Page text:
Maize is the most important cereal crop produced in Ghana and it is also the most widely consumed staple food in Ghana with increasing production since 1965 (FAO, 2008; Morris et al., 1999). In Ghana, maize is produced predominantly by smallholder resource poor farmers under rain-fed conditions (SARI, 1996). With these quantities comes the accompanying waste from corn husk and cob.

The cost of cement is a major issue for many builders in the study area. Therefore exploring the possible use of a commonly occurring waste material as a cement substitute will constitute an equally major relief for builders.

2. Theoretical Framework

Sandcrete blocks are composite material made up of cement, sand and water, moulded into different sizes. It is widely used in Ghana as a walling unit. The quality of blocks produced however, differs from due to the different methods employed in the production and the properties of the constituent materials.

Cement is a material with cohesive and adhesive properties when mixed with water, which makes it capable of bonding material fragments into a compact whole (Neville, 1996). Cements are classified as calcium silicate and calcium aluminate cement. Calcium silicate cement is further classified into Portland and Slag, while calcium aluminate is classified into High alumina and Pozzolona cement (Jackson and Dhir, 1991). Corn husk and cob has recently been recognized as pozzolona. A pozzolona is a siliceous/ aluminous material which in itself has little or no cementious value, but which will in finely divided form and in the presence of moisture, chemically reacts with calcium hydroxide liberated during the hydration of Portland cement to produce stable, insoluble cementious compound which contributes to its strength and impermeability (Sima, 1974).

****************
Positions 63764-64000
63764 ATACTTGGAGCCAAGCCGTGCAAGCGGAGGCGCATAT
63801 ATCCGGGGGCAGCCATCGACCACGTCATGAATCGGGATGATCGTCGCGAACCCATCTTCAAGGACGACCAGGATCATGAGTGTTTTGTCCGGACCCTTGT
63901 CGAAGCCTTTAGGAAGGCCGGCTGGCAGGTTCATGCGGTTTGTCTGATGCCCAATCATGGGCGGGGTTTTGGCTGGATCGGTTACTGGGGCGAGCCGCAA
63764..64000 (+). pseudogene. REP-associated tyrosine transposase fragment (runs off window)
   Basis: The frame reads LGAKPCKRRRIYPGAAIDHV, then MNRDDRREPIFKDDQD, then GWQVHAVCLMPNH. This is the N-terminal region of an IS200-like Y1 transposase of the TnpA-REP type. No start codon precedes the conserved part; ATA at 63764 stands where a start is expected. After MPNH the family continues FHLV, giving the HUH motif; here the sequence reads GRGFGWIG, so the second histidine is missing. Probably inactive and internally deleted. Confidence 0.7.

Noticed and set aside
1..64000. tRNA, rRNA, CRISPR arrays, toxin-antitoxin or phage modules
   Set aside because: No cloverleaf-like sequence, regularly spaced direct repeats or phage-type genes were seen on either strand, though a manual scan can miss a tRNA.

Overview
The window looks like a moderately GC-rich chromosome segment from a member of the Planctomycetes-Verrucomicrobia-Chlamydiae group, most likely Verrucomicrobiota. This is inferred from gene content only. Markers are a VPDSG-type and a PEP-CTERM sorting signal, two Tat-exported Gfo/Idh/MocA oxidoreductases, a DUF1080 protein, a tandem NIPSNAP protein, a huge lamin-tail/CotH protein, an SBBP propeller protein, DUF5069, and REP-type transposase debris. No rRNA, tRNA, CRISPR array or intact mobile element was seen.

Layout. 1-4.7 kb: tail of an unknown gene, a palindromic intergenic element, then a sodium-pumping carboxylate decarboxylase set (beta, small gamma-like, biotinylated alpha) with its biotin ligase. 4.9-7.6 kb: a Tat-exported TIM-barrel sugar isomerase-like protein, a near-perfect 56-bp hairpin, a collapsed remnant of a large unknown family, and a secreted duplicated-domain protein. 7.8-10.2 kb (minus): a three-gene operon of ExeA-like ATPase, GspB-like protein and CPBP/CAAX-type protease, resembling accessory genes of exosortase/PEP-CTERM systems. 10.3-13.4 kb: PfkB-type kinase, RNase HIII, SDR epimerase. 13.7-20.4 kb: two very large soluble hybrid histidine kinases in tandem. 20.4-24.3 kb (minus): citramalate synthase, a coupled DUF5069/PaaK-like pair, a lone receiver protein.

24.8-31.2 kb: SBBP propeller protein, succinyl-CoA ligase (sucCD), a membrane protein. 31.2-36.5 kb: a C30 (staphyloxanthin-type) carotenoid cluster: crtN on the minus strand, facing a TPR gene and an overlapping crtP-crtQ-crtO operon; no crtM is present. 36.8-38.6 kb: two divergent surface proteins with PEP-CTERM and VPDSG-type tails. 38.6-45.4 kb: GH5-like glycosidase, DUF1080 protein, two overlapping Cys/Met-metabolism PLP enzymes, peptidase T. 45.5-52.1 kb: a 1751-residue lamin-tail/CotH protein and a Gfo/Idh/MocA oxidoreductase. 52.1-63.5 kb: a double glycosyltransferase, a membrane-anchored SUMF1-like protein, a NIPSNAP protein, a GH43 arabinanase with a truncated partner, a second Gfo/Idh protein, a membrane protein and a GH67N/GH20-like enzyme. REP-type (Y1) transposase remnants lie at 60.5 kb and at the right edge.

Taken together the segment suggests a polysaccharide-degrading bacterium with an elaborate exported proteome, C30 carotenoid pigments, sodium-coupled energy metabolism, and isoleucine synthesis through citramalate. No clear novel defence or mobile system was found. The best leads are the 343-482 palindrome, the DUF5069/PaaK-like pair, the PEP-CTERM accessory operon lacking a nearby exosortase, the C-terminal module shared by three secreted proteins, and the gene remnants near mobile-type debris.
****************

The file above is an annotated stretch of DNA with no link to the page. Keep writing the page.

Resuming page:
Corn husk and cob ash is one of the promising pozzolanic materials that can be blended with Portland cement for the production of durable concrete/ blocks and at the same time it is a value added product. Addition of corn husk/cob ash to Portland cement does not only improve the early strength of concrete/block, but also forms a calcium silicate hydrate (CSH) gel around the cement particles which is highly dense and less porous, and may increase the strength of concrete/block against cracking (Saraswathy and Ha- Won, 2007).

Many countries including Ghana have the problem of shortage of conventional cementing materials. Recently there are considerable efforts worldwide of utilizing indigenous and waste, materials in concrete. One of such materials is the corn husk/cob which under controlled burning, and if sufficiently ground, the ash that is produced can be used as a cement replacement material in concrete (Anwar et al, 2000). Corn husks/cobs are used as building materials; lightweight concrete briquettes have been made from partly burnt husks/cobs. Insulating blocks have also been made with cement and husk ash that resists very high temperatures (Grith, 1974).